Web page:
Rules guaranteeing EU citizens assistance from any EU consulate enter into force on May 1
As of May 1 2018, European Union citizens living or travelling outside the EU will be able to better benefit from consular protection in case of need, when their EU country of origin is not represented in the non-EU country they are staying in, the European Commission said.
The updated rules allow EU citizens in distress in a non-EU country to get assistance from any EU embassy or consulate. The rules entering into force tomorrow also specify how Member States should cooperate on common contingency plans so that unrepresented EU citizens get protection in the event of a crisis or a natural disaster.
Commissioner Vĕra Jourová, Commissioner for Justice, Consumers and Gender Equality, said: “Almost seven million EU citizens travel or live outside the EU in countries where their own member state does not have an embassy or consulate.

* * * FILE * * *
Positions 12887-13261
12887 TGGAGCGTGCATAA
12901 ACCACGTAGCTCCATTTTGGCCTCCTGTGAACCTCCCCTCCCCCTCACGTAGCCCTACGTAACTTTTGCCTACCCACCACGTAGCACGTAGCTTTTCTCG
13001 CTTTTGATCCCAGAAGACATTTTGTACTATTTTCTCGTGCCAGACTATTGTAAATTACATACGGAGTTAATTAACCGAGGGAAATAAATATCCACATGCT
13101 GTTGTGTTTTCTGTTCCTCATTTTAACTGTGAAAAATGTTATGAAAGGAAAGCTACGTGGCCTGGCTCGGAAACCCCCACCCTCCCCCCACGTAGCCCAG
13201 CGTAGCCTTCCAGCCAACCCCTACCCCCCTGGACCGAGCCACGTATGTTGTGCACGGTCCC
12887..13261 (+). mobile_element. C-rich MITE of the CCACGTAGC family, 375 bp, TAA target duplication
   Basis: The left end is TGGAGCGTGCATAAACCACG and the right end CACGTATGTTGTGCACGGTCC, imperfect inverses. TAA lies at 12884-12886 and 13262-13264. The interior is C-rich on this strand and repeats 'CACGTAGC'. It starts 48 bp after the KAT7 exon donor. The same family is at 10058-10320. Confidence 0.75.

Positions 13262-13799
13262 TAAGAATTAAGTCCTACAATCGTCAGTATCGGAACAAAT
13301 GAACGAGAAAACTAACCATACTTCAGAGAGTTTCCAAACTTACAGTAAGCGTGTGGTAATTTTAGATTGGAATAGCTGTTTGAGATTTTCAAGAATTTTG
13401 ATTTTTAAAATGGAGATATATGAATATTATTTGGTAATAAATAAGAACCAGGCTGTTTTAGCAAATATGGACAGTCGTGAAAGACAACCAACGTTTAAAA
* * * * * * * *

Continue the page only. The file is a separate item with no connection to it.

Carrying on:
“As of tomorrow we ensure that all EU citizens are treated equally when they need urgent assistance outside of our Union. The new rules reinforce citizens’ rights and are a strong sign of European solidarity,” Jourová said.
Besides assistance in times of crisis, EU citizens can also benefit from requesting consular protection in case of serious illness, when being victim of a crime, when arrested or in cases of passport loss or theft when abroad.
Requests for emergency travel documents represent more than 60 per cent of all cases of consular assistance to unrepresented citizens.
The Commission will work closely with those member states who have not finalised transposition yet to make sure the important new rules are implemented swiftly, the April 30 statement said.
On April 11, Bulgaria’s Cabinet agreed that citizens of the EU in countries outside the EU will be able to approach the Bulgarian embassy or consulate for assistance if their own country does not have diplomatic representation there.
(Photo: Clive Leviev-Sawyer)